Longtime readers may find this hard to believe, but I’ve developed a real respect for many people teaching history online. So many of them work hard – really hard – to create the best educational experience they can under difficult circumstances (and often for miserable pay). Then, the “Year of the MOOC” came along and all such efforts became totally meaningless by comparison.
If you’ve ever read Lisa Lane’s online teaching blog, you know that she’s one of these people who make the very best out of less-than-ideal circumstances. Unfortunately, she’s been getting a little bit cranky lately:
I am increasingly having trouble with the argument that “getting to know your students” is the hallmark of class quality. Instead, quality education should create an environment for the students to get to know the ideas and the discipline. The energy for learning should originate with the student, who needs to study and work hard to figure out both the system and the content. Professors are experts in their discipline, not in engendering character development. Their role is to model their scholarly engagement with their discipline, not their personal engagement with their students. This doesn’t mean they shouldn’t be good teachers, but it doesn’t define a good teacher as someone who really knows their individual students well. I will “know” a certain percentage of students, in person or online, as it happens naturally. And not knowing every student “well” doesn’t mean not contacting or following up with students who are doing poorly – that’s always appropriate. It also doesn’t mean we shouldn’t be nice – I’m an advocate of nice.
But over the past decade, I have watched my own students become increasingly unwilling to analyze collective feedback in terms of their own work. Instead they want individual feedback only, preferably in a one-on-one environment with me. At 40 students per class section, I cannot meet that expectation. But it’s a symptom of the individualized attention their sub-standard work has been given thus far. They know that the current system is focused on their “success”, and I’m supposed to make that possible rather than them. Instead of overcoming their own limitations (economic class, learning disability, living situation), they are taught that I will take those hurdles into consideration and lower my expectations. Some have internalized the learning problems and even learning styles they’ve been told they possess as individuals, and they see them as justification for lowered standards. I have students who tell me they can’t do the reading because they are visual learners. (I sometimes find myself mumbling “I’ll read it for you”, a line from Monty Python’s bookshop sketch.)
This situation would make anyone cranky. Lisa wants to do right by her students, holding them all to reasonable standards and offering individual attention when possible, but the size of the class and the low standards in other kinds of online classes make that increasingly difficult.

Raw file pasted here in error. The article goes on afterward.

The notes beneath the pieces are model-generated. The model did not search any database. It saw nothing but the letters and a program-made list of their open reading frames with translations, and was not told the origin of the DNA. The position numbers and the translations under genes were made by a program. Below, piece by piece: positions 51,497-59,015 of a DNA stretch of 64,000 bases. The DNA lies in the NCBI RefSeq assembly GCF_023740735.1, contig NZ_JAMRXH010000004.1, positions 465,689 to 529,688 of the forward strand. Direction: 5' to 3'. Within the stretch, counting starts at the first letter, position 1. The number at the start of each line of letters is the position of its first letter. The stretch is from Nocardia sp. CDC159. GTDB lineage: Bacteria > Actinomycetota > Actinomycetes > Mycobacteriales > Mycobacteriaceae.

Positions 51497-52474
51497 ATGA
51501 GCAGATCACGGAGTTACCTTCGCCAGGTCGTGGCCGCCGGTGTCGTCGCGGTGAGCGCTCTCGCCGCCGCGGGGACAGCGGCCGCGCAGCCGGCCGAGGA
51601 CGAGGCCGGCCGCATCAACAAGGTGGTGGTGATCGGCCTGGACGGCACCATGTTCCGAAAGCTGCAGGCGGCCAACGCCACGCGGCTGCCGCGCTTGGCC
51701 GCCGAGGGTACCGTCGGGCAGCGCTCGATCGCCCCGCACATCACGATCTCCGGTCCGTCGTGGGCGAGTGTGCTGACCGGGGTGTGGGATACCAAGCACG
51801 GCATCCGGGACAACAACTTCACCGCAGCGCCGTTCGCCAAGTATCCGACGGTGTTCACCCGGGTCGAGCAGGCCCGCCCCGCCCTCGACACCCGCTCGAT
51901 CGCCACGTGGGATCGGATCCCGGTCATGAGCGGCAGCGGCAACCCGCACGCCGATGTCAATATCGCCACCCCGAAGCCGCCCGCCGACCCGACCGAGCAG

Now blow her dilemma up to cover tens of thousands of people at once. Here’s my friend (and boss) Neil Schlager discussing his experience as a student in a finance MOOC:
As I was banging my head against the wall trying to make my way through the assignments, and as it became clear that the explanations of my fellow students in the discussion forum were not helping, it dawned on me: I needed access to the professor, the one person who has spent decades honing his ability to describe and explain these concepts to struggling students. That, along with his years of schooling as evidenced by his PhD, is in part why he is on the faculty of a prestigious business school like Michigan.
However, in the MOOC environment, such access is not possible.
It’s almost as if the powers that be have engineered a bait and switch. First, they offer faculty the opportunity to teach new audiences online. Next, they make it impossible to actually do that teaching right. It’s like regular online education is a gateway drug to wasting higher education as a whole.
So online educators of the world, let me propose a truce: Instead of arguing about whether online education is good or bad, let us simply agree that all students, online or otherwise, deserve access to a professor. Not a teaching assistant. A professor, someone with enough knowledge and experience to help every student overcome the inevitable stumbling blocks on the road to educational enlightenment.
Unlike the goal of a cheap education for all, the goal of a quality education for all would be good for faculty of all kinds. As I’ve written before:
In a just world, MOOCs would be like the WPA for college professors. As all these students flood into these gigantic courses, hundreds if not thousands of jobs would open up for trained Ph.Ds to help them understand what their superprofessors are lecturing about every week.
Why can’t we live in a just world? If you have to educate people online, then keep the numbers down to so that students can get the access to the professor that they all deserve. If you have to run a MOOC, then don’t settle for an “Every student for themselves!” pedagogical strategy. Hire all the faculty a class needs so that every student can get all the help they need. What’s the worse thing that can happen? Your MOOC will be a little less massive? Coursera won’t turn a profit quite as quickly?
Don’t let the MOOC machine become entirely free of living, breathing professors – even if only at the other side of a computer screen. Anything else needs to be defined as the lousy education that it is. An online education without guidance is good for nobody but the people cashing the tuition checks and the private companies that partner with them.